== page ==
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I bought my 1976 31" Sovereign International on June 24, 2010 about two miles from my home.

It's going to be a work in progress. I'll uncover, discover, and recover. It has some old leaks. I suspect the TV antenna and the skylights. I believe the leakage is minimal but I'll see.

We began by removing the living area builtins.

sofa out

Both sofas out along with the mickey mouse corner table and the finger pinch table.

Before removing the rotted floor sections under the window and by the door, I'll remove those nice blue floor tiles.

They appear to be original because the floor is like new under the tiles and the tiles go under the builtins. They come up like they were never glued with a heat gun.

The whole tile comes up in one piece. Unfortunately the glue stays down and stays sticky. Some comes up with Krud Kutter.

I removed the drapes. The end caps come off and there's a screw in the bottom track to remove and the drapes just run out the end.

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Stripping and Polishing 2012

Posted 07-02-2012 at 08:26 AM by Splitrock

I washed the trailer with the power washer and tried Removal stripper. It was s l o w and required multiple applications. Not for me. I even tried letting it sit over night. Still not good. Then I tried CitriStrip. Whoa! BIG difference! It worked fast in one application. I did one side of the trailer, including 1/2 of the top, in one application. It stripped clean and came off with the washer with no problems.

As I progressed, I kept trying different pads, wheels, and polishes. I used a white cotton buffing pad on an electric drill and I used a set of small wheel detailing pads for use in tight areas.

I used a yellow Caswell Treated Vented Buffing Wheel with the black compound to cut the badly oxidized parts - 10" Hole Size: 1/2" BC10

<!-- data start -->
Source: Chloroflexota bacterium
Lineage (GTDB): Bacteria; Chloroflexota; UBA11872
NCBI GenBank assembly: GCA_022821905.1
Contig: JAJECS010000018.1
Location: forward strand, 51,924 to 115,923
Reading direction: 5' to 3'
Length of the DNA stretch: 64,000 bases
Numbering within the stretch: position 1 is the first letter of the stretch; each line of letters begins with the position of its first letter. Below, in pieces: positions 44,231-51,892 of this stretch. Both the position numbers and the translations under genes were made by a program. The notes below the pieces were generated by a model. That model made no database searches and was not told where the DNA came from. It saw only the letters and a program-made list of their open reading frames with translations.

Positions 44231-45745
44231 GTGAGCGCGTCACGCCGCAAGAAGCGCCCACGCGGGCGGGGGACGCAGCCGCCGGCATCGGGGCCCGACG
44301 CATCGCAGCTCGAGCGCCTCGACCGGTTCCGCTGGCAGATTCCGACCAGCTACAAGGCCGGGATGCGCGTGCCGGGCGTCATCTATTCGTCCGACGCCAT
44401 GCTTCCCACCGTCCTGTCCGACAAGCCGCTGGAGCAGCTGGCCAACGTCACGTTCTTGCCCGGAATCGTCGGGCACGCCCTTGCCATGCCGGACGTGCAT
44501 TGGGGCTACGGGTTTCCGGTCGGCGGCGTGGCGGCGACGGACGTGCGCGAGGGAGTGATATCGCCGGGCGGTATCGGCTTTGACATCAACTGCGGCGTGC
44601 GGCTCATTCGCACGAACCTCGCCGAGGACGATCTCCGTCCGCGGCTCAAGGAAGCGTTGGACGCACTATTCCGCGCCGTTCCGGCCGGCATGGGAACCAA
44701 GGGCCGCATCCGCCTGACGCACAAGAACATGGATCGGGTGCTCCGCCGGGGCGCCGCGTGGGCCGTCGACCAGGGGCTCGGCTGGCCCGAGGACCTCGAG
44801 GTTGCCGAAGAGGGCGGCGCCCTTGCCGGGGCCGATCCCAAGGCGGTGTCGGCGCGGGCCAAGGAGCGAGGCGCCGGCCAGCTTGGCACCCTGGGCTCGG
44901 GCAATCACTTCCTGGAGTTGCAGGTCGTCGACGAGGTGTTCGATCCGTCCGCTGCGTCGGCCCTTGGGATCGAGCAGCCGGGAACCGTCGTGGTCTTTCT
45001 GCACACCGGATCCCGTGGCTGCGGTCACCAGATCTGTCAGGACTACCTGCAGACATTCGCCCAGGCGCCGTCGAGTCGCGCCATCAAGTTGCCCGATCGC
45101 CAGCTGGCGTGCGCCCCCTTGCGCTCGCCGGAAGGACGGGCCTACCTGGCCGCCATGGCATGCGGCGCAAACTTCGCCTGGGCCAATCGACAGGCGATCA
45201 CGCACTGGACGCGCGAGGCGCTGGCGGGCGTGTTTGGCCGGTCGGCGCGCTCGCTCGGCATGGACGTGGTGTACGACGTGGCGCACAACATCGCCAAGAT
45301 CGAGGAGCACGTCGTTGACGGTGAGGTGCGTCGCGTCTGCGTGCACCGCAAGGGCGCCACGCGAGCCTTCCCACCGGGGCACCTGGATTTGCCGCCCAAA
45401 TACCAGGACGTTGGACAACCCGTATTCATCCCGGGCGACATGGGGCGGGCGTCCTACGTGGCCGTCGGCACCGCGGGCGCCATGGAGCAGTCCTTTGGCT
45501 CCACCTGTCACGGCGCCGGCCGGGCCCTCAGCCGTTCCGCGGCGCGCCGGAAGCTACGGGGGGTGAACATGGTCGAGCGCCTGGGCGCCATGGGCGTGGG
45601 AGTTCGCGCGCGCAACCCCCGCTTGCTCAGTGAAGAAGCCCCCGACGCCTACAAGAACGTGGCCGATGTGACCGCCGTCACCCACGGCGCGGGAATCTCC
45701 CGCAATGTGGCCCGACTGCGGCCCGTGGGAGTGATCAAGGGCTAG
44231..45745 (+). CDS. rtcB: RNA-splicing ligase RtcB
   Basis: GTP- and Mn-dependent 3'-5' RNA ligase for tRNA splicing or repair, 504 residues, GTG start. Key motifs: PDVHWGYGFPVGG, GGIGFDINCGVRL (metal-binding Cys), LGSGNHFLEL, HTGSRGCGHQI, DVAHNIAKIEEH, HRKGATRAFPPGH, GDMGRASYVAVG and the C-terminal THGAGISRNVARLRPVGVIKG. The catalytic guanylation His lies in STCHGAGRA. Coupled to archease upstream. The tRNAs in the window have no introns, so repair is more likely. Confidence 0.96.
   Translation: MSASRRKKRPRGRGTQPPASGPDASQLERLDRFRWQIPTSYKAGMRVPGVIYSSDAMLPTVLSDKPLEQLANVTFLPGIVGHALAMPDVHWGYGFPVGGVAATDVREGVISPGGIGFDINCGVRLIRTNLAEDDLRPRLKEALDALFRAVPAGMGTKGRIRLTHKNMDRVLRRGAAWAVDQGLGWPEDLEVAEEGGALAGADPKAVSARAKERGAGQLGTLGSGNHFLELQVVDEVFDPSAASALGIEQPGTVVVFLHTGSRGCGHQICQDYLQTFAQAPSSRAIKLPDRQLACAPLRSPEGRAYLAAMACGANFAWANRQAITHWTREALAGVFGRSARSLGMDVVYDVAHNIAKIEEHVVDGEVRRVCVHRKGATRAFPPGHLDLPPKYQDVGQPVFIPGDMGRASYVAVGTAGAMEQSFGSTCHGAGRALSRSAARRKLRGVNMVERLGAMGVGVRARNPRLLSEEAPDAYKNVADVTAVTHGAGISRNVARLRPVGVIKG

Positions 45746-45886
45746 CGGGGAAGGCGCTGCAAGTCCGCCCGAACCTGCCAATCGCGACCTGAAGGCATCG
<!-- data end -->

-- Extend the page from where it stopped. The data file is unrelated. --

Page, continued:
My trailer didn't have a lot of really bad oxidized areas. I used the pad in the picture to initially cut the rear end cap with the black compound.

I switched wheels on the buffers, depending which phase I was on. For the initial black compound cut, I often had the 10" vented wheel on one buffer and a 8" white non-sewn airway wheel on the other one.

This is the way I did the polishing:

First cut, Black Caswell compound: 10" vented wheel, and 8" white non-sewn airway wheel.

Second cut, Brown Caswell compound: 8" white non-sewn airway wheel.

Third cut, Nuvite S: Cyclo with soft cotton cloth.

I bought a white compound bar but I didn't use it. I used a "spur" buffing pad cleaner. I cleaned up after compound with mineral spirits. There wasn't much cleanup after Nuvite S.

I live in the country and I burned used rags at the end of every day. If I couldn't burn, I'd submerge used rags in water with a lid on the pail. Those rags REALLY burn, so they're dangerous.

One member recommended Busch Super Shine Aluminum Polish. I found it at the auto parts store where I was buying my polishing wheels. I tried it with the Cyclo on the front endcap and it worked pretty good. I had ordered Nuvite S, and when that came in, I tried it and the Nuvite worked better than the Busch. I finished the job with Nuvite, but I didn't redo the part I did with the Busch polish and it'd be hard to see where I changed polishes.

If a polisher wants a little less than mirror finish, I'd recommend the Busch polish.

I have the awning arms back on but I haven't installed the roller yet. I intend to sew and install the new awning material myself. I may not get that done yet this year.

July 2012

Still need some detailing and need to roll out the dent in the lower corner.

I'm happy with the way it turned out. Thanks to all who advised me and supplied me.
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  1. Old Comment
    Good job. Loved the comments.
    Posted 06-15-2013 at 10:53 AM by janeinthemtns janeinthemtns is offline
  2. Old Comment
    thank you for this great post! hope i can find it again!
    Posted 10-15-2014 at 11:34 AM by thumbelinadj thumbelinadj is offline

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